Let’s start by trying to unpack some of Gorko’s ideas and seeing how they compare to the real Skyloft. He starts by saying Skyloft is a “perfect society free from conflict and unhappiness”, yet we all know from the game’s opening scenes that this definitely isn’t the case. Not only is there rampant bullying going on thanks to Groose and his cronies, but Skyloft’s also home to (and I quote) “blood-sucking monsters” that reside in Waterfall Cave. Moreover, it may be the ideal village during the day, but at night it’s a place where no one goes outside without good reason. Remlits, Keese and ChuChus all come out in force once the sun goes down, and without wanting to sound overly dramatic, the residents of Skyloft are effectively trapped in their own homes as these monsters roam the streets outside. Granted, this is mostly down to the demon Batraeux and his unfortunate evil aura drawing them all here in the first place, but it’s a bit unsettling that everyone seems to be perfectly content with the idea of being prisoners in their own homes rather than trying to do something about it.
And those homes certainly aren’t “made of gold”, either. In fact, these often single room dwellings are perhaps the biggest sign of Skyloft’s inherent poverty. Brother and sister and parent and child alike must all share the same living space, often with no privacy, or indeed visible indoor plumbing. No wonder the bathroom at the Knight Academy is always occupied… it’s the only one in the entire village! So much for their civilisation being “way, way more advanced” than what’s down on The Surface then.
All joking aside, though, Gorko’s belief about the immortal qualities of Skyloft’s “endless spring of mystical water” (how does that work, anyway!?) also doesn’t ring true, as once again Skyward Sword fails to answer that age-old conundrum concerning the whereabouts of Link’s parents.
It’s hard to believe that Skyloft has a particularly low life-expectancy when there aren’t any physical signs of decay or disease (except for that tiny problem of falling off the edge if a rescue knight’s not around), but it’s not just Link’s parents who are mysteriously absent this time either. What about Zelda’s mother? And where are Groose’s parents as well for that matter? Pipit’s dad is missing too, and Karane doesn’t seem to have any family either. When you think about it, the only complete families that live in Skyloft are Bertie and Luv, the Potion Shop owners, and Wryna and Jakamar, whose young daughter Kukiel befriends Batreaux, and even they go through some pretty tough patches during the course of the game– Bertie’s worked to exhaustion caring for his young baby, while Kukiel’s parents are worried sick when their daughter goes missing. Everyone else either lives by themselves, or only has a single parent living with them. Not that there’s anything wrong with that, of course (maybe it was something to do with their exclusive diet of “pumpkins that never rot”), but it’s not like there’s anywhere else to fly off to either, making their absence all the more disquieting (almost a little Stepford Wives-esque) given the town’s incredibly sunny disposition.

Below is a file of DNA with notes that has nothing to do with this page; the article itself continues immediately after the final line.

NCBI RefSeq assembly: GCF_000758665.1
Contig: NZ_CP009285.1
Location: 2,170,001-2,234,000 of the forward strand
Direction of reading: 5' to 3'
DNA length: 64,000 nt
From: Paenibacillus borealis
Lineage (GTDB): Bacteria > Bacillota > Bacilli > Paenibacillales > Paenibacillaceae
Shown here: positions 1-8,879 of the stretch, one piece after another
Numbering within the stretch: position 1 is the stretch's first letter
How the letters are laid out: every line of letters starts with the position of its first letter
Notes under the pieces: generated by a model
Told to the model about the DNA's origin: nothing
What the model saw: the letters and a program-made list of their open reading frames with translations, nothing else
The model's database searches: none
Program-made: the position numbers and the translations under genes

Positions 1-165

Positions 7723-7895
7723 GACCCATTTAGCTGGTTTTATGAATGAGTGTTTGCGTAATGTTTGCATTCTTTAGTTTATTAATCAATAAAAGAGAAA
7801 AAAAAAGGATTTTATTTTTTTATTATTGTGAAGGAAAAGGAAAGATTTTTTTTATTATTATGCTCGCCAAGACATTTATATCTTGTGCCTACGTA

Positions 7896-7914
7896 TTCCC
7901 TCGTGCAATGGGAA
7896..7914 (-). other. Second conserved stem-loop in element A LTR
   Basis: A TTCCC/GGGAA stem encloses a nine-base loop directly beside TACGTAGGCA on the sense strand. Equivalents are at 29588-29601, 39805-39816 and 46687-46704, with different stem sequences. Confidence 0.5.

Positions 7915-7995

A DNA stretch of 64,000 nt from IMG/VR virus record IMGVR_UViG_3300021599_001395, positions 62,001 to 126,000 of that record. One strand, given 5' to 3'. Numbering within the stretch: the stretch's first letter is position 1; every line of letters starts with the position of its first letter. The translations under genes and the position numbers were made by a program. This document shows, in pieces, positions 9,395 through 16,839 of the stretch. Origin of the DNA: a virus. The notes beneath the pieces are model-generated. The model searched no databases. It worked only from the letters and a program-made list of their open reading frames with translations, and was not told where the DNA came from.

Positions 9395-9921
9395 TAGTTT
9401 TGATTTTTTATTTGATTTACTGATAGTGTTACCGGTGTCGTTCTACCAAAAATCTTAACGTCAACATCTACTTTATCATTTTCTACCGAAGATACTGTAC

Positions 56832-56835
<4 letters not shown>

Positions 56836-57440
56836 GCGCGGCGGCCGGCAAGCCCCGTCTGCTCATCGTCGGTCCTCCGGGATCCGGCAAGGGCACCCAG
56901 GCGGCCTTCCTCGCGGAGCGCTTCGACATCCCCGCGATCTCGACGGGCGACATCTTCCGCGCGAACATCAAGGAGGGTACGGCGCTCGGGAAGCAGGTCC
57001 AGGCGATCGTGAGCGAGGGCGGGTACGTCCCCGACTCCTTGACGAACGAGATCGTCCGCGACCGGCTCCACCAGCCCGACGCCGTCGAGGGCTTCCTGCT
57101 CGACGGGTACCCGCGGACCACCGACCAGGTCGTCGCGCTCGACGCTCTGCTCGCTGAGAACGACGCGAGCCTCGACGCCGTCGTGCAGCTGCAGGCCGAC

There’s also a worrying amount of holes in the general population too, casting doubt over Skyloft’s long-term survival. There really aren’t that many children knocking about when you look at everyone living there, and the vast majority of Skyloft’s inhabitants all seem to be middle-aged and upwards, leaving a rather ageing society. Likewise, if we look at our knights-in-training, for example, the only other eligible young lady apart from Zelda that the guys can hope to settle down with is Karane, and she’s already semi-taken by Pipit. That’s not really great odds for the men of Skyloft when all’s said and done, and it doesn’t exactly bode well for future generations either.
Faron Woods, on the other hand, is a much better place to start a kingdom.